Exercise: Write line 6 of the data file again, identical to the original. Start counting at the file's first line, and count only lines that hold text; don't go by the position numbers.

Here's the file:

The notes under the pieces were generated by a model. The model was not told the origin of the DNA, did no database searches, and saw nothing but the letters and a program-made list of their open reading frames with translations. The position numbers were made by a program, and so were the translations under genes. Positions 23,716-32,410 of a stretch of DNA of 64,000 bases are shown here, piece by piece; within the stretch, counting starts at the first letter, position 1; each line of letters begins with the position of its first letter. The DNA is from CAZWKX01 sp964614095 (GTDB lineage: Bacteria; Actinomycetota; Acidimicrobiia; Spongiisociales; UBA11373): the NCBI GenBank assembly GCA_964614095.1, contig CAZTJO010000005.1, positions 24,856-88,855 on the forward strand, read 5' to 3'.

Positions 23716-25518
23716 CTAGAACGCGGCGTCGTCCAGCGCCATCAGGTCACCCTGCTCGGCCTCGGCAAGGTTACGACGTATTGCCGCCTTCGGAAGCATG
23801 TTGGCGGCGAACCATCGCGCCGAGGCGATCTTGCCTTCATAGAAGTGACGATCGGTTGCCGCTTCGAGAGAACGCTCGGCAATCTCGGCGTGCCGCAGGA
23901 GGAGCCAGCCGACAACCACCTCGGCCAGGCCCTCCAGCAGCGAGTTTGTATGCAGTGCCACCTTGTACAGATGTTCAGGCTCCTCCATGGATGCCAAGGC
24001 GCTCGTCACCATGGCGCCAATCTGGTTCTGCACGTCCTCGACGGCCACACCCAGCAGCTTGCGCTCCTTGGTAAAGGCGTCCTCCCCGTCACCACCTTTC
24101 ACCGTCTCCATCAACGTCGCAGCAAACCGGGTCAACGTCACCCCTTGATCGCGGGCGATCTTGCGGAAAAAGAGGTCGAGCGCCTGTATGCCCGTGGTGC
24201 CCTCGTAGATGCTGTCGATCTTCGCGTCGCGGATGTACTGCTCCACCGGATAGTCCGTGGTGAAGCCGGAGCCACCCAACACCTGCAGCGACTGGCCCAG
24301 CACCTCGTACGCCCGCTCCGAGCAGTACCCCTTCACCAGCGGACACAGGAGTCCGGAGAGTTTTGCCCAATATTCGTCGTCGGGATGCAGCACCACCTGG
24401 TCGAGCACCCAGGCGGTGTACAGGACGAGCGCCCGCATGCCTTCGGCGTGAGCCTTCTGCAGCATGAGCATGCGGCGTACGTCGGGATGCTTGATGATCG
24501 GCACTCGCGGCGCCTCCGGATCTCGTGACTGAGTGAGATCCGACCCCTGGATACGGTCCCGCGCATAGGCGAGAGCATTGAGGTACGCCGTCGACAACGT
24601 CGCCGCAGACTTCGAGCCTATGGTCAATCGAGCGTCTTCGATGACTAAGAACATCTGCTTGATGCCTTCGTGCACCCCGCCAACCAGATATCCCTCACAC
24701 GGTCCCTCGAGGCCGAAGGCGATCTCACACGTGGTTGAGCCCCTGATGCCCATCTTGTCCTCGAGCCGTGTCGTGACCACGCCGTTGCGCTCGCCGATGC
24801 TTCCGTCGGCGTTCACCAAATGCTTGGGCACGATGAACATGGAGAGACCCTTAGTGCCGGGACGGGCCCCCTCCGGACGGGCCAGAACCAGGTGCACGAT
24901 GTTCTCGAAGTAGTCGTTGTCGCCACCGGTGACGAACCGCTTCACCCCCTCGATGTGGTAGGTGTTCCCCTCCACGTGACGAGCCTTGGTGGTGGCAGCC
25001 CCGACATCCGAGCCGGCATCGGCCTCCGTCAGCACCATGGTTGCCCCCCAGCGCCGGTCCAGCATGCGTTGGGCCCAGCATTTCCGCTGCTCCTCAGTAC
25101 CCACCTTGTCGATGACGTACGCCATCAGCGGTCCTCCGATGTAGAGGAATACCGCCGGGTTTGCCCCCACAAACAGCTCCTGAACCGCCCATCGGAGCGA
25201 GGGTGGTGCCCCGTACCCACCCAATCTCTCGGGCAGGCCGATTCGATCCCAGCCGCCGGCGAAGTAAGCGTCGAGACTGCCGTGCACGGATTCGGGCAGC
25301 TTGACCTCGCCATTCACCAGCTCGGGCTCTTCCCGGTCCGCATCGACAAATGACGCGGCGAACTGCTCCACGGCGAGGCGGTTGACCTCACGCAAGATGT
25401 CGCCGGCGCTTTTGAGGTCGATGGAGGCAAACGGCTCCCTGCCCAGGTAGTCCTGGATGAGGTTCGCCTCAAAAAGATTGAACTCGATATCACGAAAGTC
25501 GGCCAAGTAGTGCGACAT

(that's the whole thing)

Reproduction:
24001 GCTCGTCACCATGGCGCCAATCTGGTTCTGCACGTCCTCGACGGCCACACCCAGCAGCTTGCGCTCCTTGGTAAAGGCGTCCTCCCCGTCACCACCTTTC